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Cult of overwork has become a ‘self-fulfilling prophecy’

(l-r) Ian Ellito, Dave McCaughan, Mike Wilson, Ian Perrin

(l-r) Dave McCaughan, Ian Ellito, Mike Wilson, Ian Perrin

Havas Media Australia CEO Mike Wilson warned that there is a culture that celebrates overwork in the advertising and media industry, in which long-hours have become the norm in a “self-fulfilling prophecy”.

“Habit is a problem. Things are done a certain way because that’s how they’ve always been or that’s how people in charge were trained. ‘I went through it, so you should’ seems a difficult impulse to resist.”

Wilson was joined by agency heads Ian Perrin of ZenithOptimedia Australia and McCann Worldgroup’s Hong Kong MD Dave McCaughan at the Mumbrella360 conference to discuss the “cult of overwork” in the marketing industry.

Wilson also said he was conscious of a tendency among industry leaders to “hide behind clichés”.

“You’ll hear people say ‘we work hard, we play hard’, or ‘we enter the Employer of the Year awards’, as if that’s somehow going to make everyone feel great that they’ve been operating on two hours sleep for the last week.”

“If a person pulling all-nighters is less productive than a well-rested substitute, it’s still cheaper to pay one person to work 100 hours than it is to pay two people to work 50 hours each – it’s basic economics.”

The panel highlighted the role that technology has played in affecting work-life balance outside of work hours.

Moderator Ian Elliot of Salmat described technology as a “frenemy”, adding: “It works both for us and against us. We need to work a lot harder at making technology better for us to alleviate the burden.”

Perrin said the key issue for him was encouraging employees to “leave work at work”.

“A lot of people don’t work any more than they used to do five or ten years ago, but they are now more connected. So when they used to leave the office at five-thirty, six, seven or ten – depending if they’re pitching or not – the reality of mobile phones and iPads now means that you are absolutely in contact throughout the day.”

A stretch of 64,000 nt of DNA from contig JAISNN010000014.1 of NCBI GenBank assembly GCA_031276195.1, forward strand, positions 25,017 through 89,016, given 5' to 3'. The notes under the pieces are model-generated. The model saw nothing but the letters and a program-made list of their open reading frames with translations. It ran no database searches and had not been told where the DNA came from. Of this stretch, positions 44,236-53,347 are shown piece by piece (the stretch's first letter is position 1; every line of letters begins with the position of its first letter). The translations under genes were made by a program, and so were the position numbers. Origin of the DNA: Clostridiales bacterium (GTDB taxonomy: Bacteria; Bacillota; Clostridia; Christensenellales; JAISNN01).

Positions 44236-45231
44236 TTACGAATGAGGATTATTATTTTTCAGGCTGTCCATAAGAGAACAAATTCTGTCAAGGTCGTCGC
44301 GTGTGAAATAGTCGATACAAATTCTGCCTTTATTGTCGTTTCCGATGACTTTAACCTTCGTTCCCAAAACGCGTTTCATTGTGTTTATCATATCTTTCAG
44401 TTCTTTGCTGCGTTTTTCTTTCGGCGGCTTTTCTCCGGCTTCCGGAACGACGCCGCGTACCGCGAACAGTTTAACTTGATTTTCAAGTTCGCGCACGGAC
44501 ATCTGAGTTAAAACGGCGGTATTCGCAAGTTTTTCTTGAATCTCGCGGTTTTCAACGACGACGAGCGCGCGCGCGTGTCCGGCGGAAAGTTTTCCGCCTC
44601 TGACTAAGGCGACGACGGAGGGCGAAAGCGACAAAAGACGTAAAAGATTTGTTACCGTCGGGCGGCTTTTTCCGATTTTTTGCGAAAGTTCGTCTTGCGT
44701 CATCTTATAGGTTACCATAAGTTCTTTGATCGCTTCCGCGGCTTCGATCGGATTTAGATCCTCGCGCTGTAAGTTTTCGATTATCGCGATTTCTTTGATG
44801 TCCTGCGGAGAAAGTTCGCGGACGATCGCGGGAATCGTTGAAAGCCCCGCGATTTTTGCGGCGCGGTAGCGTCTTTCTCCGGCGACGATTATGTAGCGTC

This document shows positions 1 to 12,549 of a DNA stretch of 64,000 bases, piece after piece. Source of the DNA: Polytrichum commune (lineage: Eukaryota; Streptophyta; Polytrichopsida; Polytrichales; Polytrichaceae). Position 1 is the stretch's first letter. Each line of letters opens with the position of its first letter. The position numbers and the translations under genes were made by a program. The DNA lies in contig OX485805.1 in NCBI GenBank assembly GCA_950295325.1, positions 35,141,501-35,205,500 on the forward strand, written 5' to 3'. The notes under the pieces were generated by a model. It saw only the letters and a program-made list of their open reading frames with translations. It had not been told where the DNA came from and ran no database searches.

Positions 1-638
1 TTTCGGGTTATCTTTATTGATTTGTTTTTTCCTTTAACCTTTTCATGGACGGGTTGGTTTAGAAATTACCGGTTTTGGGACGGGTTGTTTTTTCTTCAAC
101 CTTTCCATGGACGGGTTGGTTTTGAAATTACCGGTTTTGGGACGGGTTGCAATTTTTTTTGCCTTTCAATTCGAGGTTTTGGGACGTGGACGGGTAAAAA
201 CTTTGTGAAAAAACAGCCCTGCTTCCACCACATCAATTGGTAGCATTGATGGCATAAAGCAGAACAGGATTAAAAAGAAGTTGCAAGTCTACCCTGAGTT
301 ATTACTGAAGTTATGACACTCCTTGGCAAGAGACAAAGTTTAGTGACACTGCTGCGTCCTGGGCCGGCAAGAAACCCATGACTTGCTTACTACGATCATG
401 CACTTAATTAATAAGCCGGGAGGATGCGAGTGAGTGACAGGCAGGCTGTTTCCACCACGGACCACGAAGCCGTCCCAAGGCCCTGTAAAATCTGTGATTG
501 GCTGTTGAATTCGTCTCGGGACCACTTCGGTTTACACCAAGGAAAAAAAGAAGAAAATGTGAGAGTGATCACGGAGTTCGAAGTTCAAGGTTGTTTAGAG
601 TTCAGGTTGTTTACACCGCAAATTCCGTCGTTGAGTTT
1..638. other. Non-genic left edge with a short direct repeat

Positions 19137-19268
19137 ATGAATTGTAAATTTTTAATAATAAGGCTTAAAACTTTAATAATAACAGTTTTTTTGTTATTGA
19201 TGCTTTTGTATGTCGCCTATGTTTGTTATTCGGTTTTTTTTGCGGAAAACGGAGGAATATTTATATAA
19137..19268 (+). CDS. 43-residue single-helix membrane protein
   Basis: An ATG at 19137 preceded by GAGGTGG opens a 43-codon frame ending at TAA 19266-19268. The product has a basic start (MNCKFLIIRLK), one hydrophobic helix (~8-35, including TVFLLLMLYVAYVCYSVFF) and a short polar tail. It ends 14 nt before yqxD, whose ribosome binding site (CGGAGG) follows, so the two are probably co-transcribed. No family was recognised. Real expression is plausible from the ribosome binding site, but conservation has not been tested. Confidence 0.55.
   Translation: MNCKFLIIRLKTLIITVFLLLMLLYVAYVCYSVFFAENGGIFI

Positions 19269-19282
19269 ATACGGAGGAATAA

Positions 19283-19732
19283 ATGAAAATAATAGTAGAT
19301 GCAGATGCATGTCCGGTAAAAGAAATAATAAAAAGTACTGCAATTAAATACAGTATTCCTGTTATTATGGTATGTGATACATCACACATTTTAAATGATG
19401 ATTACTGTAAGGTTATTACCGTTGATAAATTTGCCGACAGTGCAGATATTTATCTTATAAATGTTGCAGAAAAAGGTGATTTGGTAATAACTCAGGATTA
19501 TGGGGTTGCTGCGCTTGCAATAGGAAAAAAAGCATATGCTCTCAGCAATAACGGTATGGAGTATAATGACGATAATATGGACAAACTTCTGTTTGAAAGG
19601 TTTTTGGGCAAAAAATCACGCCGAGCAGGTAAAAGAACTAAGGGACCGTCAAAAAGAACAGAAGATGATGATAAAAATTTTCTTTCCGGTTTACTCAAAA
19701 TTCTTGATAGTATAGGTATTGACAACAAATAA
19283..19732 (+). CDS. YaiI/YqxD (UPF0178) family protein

McCaughan has extensive experience working throughout Asia where hours are often considerably longer, and said that the technology problem is the same across countries.

He said: “The dynamics are the same everywhere. Work is getting more difficult because we’re on a 24-hour linker. You can’t force people to switch off their phones or their email or blogs – I wish we could. You can’t kick people out.”

The panel was joined by Tony Bradford of the Centre for Corporate Health, who highlighted the importance of interpersonal skills in managing work-related stress and productivity.

“One of the things we’re seeing in this growing epidemic of workplace psychological injury is people under pressure who are lacking the basic work-life skills.”

Bradford said that these skills include basic communication skills like assertiveness, as well as managing expectations, setting boundaries and saying no.

Perrin agreed that work-life skills were underdeveloped across the industry: We focus so much on the craft and so much on delivering things at the right time that we forget about broader skills of managing clients and time better, which are seen as softer less valuable skills in agency land – but they’re actually more important.”

Jack Fisher

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